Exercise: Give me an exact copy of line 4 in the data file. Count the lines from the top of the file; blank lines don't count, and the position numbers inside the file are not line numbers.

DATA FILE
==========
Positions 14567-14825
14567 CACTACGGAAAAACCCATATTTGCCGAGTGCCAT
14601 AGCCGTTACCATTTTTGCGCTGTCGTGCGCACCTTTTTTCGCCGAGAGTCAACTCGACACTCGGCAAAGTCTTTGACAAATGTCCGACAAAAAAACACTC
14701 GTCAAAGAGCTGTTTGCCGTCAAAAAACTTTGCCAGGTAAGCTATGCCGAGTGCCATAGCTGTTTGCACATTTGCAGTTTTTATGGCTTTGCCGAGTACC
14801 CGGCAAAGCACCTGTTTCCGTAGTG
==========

14701 GTCAAAGAGCTGTTTGCCGTCAAAAAACTTTGCCAGGTAAGCTATGCCGAGTGCCATAGCTGTTTGCACATTTGCAGTTTTTATGGCTTTGCCGAGTACC